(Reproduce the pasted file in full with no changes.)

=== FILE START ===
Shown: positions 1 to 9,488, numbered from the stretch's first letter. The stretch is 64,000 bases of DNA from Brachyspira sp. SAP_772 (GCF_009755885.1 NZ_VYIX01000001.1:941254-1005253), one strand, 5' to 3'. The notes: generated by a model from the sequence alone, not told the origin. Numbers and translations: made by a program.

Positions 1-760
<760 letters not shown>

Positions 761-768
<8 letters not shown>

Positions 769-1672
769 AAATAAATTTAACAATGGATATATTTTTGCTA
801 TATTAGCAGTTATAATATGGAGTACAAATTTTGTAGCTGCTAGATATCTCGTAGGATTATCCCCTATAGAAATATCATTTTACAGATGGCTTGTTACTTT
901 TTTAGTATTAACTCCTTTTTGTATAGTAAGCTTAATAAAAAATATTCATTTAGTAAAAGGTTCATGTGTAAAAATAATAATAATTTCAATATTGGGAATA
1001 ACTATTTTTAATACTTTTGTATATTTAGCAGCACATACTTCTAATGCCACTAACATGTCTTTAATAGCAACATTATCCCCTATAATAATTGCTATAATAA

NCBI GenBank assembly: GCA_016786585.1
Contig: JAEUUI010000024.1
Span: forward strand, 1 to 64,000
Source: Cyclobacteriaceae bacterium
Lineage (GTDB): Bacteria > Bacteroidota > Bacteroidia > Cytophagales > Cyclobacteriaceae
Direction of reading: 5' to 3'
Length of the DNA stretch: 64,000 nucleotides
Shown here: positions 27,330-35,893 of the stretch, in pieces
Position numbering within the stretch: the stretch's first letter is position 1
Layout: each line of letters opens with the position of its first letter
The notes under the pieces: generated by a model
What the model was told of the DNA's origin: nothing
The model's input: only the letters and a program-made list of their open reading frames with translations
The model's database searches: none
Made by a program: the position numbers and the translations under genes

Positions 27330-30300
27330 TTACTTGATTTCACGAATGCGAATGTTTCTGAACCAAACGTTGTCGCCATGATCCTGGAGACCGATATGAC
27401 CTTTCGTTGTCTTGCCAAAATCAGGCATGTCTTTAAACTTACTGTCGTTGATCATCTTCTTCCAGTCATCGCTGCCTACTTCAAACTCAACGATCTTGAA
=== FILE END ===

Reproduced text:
Shown: positions 1 to 9,488, numbered from the stretch's first letter. The stretch is 64,000 bases of DNA from Brachyspira sp. SAP_772 (GCF_009755885.1 NZ_VYIX01000001.1:941254-1005253), one strand, 5' to 3'. The notes: generated by a model from the sequence alone, not told the origin. Numbers and translations: made by a program.

Positions 1-760
<760 letters not shown>

Positions 761-768
<8 letters not shown>

Positions 769-1672
769 AAATAAATTTAACAATGGATATATTTTTGCTA
801 TATTAGCAGTTATAATATGGAGTACAAATTTTGTAGCTGCTAGATATCTCGTAGGATTATCCCCTATAGAAATATCATTTTACAGATGGCTTGTTACTTT
901 TTTAGTATTAACTCCTTTTTGTATAGTAAGCTTAATAAAAAATATTCATTTAGTAAAAGGTTCATGTGTAAAAATAATAATAATTTCAATATTGGGAATA
1001 ACTATTTTTAATACTTTTGTATATTTAGCAGCACATACTTCTAATGCCACTAACATGTCTTTAATAGCAACATTATCCCCTATAATAATTGCTATAATAA

NCBI GenBank assembly: GCA_016786585.1
Contig: JAEUUI010000024.1
Span: forward strand, 1 to 64,000
Source: Cyclobacteriaceae bacterium
Lineage (GTDB): Bacteria > Bacteroidota > Bacteroidia > Cytophagales > Cyclobacteriaceae
Direction of reading: 5' to 3'
Length of the DNA stretch: 64,000 nucleotides
Shown here: positions 27,330-35,893 of the stretch, in pieces
Position numbering within the stretch: the stretch's first letter is position 1
Layout: each line of letters opens with the position of its first letter
The notes under the pieces: generated by a model
What the model was told of the DNA's origin: nothing
The model's input: only the letters and a program-made list of their open reading frames with translations
The model's database searches: none
Made by a program: the position numbers and the translations under genes

Positions 27330-30300
27330 TTACTTGATTTCACGAATGCGAATGTTTCTGAACCAAACGTTGTCGCCATGATCCTGGAGACCGATATGAC
27401 CTTTCGTTGTCTTGCCAAAATCAGGCATGTCTTTAAACTTACTGTCGTTGATCATCTTCTTCCAGTCATCGCTGCCTACTTCAAACTCAACGATCTTGAA